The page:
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I have a set of words (a 'dictionary'), and I have to find the closest word from the dictionary, given a new word. (I am using 'word' as a keyword, as it is actually a variable length sequence of abstract 'letters').

I am using a generalization of the Levenstein distance as a metric - the reason I needed to generalize is that I need specific 'cost' of exchanging two given letters - for example, I need the exchange of 'a' with 'b' to cost less from the exchange of 'a' with 'c'. I guess I still have to convince myself that my generalization is still a metric.

Currently I am using the naive linear search, i.e. iterating over all words in the dictionary and keeping track of the smallest distance, and I am looking for a more efficient method.

I started reading about methods for nearest neighbor search, but the main conceptual difficulty for me is that my 'points' (words) are not embedded in a space I can visualize, and they are not vectors with dimensionality etc.

With that in mind, I would like to hear some advice regarding which algorithms to look for.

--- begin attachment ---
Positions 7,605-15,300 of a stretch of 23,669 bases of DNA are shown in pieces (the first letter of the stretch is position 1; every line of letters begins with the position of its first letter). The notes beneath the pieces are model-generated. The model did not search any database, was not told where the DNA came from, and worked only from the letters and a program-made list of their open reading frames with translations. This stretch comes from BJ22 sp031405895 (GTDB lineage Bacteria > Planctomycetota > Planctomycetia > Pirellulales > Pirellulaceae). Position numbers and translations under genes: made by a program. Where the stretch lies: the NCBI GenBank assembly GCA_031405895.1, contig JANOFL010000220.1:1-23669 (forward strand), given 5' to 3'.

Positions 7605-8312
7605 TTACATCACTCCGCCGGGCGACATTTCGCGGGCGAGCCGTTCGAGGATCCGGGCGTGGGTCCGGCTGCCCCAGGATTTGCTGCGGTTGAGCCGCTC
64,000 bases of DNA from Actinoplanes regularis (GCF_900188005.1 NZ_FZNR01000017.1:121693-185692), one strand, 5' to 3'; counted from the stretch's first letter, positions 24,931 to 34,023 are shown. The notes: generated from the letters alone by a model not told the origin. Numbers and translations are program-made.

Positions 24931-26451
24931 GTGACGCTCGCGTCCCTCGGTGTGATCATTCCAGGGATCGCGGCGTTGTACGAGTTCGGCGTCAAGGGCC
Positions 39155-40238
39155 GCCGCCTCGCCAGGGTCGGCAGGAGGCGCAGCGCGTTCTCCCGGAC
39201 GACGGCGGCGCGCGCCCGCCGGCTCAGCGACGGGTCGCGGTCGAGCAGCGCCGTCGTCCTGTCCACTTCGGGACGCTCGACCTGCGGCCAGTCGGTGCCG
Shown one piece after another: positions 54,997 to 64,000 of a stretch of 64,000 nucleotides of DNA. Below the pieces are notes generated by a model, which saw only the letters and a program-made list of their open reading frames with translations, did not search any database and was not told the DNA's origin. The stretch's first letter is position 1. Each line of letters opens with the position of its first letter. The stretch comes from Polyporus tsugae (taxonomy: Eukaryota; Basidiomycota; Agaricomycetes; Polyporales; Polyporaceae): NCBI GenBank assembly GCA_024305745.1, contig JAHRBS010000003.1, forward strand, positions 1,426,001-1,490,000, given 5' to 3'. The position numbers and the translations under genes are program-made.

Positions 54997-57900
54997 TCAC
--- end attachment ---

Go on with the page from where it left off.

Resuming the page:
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1 Answer 1

up vote 1 down vote accepted

Let me re-verbalize your question, and give you a possible answer. Without seeing your data set, I don't know which would be better for you.

You already have an algorithm that, given two words, gives a distance between them. It is based on the Levenstein distance for a path between those words, with a few modifications to the costs. And you want to find the closest word to a given word without having to search the whole dictionary.

The simplest thing that I would try is to start with your word, and search through all possible sets of modifications until you find the closest word in your dictionary. You want a modified breadth-first search. Store (0, your_word) as the only entry in some sort of http://en.wikipedia.org/wiki/Priority_queue (a heap is easy to implement), grab the distance to a random dictionary word as your current best solution and then as long as the priority queue is not empty:

Take the lowest cost element out.
If it is more expensive than your best solution:
    stop, return your best.
For each possible one step modification of that word:
    if the new word is in the dictionary and is lower cost than your best:
        improve best estimate
    else:
        store (new_cost, new_word) in the priority queue

This will cause an exponentially growing search set starting with your original word. But if there is a nearby word in the dictionary, it should find that fairly quickly. If you go this route you may wish to put an upper bound on its search space after which you give up.

This may be far from an optimal solution, but it shouldn't be too hard to program and try.

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Thanks, I will give it a try and report. –  Itamar Katz Apr 28 '11 at 6:35

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